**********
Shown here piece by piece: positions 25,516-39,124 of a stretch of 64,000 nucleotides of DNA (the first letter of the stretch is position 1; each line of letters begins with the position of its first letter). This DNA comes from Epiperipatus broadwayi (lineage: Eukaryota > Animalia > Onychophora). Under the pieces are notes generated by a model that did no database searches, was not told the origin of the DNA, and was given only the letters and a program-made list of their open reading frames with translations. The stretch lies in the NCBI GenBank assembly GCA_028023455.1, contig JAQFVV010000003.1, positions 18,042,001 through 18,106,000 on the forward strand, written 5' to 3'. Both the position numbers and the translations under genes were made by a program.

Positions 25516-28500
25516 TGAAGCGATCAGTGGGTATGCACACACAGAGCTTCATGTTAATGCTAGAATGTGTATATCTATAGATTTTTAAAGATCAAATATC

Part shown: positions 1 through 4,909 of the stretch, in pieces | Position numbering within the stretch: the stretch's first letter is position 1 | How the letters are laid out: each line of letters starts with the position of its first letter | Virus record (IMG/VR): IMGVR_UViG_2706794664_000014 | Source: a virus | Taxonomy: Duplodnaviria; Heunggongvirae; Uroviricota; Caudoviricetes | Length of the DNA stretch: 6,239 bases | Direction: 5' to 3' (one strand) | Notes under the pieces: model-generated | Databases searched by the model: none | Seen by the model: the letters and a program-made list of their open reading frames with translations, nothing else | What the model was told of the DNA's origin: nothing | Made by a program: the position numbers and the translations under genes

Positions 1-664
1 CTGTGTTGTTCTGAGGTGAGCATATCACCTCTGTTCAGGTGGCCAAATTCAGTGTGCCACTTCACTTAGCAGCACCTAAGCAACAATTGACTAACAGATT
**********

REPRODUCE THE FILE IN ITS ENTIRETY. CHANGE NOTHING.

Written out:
Shown here piece by piece: positions 25,516-39,124 of a stretch of 64,000 nucleotides of DNA (the first letter of the stretch is position 1; each line of letters begins with the position of its first letter). This DNA comes from Epiperipatus broadwayi (lineage: Eukaryota > Animalia > Onychophora). Under the pieces are notes generated by a model that did no database searches, was not told the origin of the DNA, and was given only the letters and a program-made list of their open reading frames with translations. The stretch lies in the NCBI GenBank assembly GCA_028023455.1, contig JAQFVV010000003.1, positions 18,042,001 through 18,106,000 on the forward strand, written 5' to 3'. Both the position numbers and the translations under genes were made by a program.

Positions 25516-28500
25516 TGAAGCGATCAGTGGGTATGCACACACAGAGCTTCATGTTAATGCTAGAATGTGTATATCTATAGATTTTTAAAGATCAAATATC

Part shown: positions 1 through 4,909 of the stretch, in pieces | Position numbering within the stretch: the stretch's first letter is position 1 | How the letters are laid out: each line of letters starts with the position of its first letter | Virus record (IMG/VR): IMGVR_UViG_2706794664_000014 | Source: a virus | Taxonomy: Duplodnaviria; Heunggongvirae; Uroviricota; Caudoviricetes | Length of the DNA stretch: 6,239 bases | Direction: 5' to 3' (one strand) | Notes under the pieces: model-generated | Databases searched by the model: none | Seen by the model: the letters and a program-made list of their open reading frames with translations, nothing else | What the model was told of the DNA's origin: nothing | Made by a program: the position numbers and the translations under genes

Positions 1-664
1 CTGTGTTGTTCTGAGGTGAGCATATCACCTCTGTTCAGGTGGCCAAATTCAGTGTGCCACTTCACTTAGCAGCACCTAAGCAACAATTGACTAACAGATT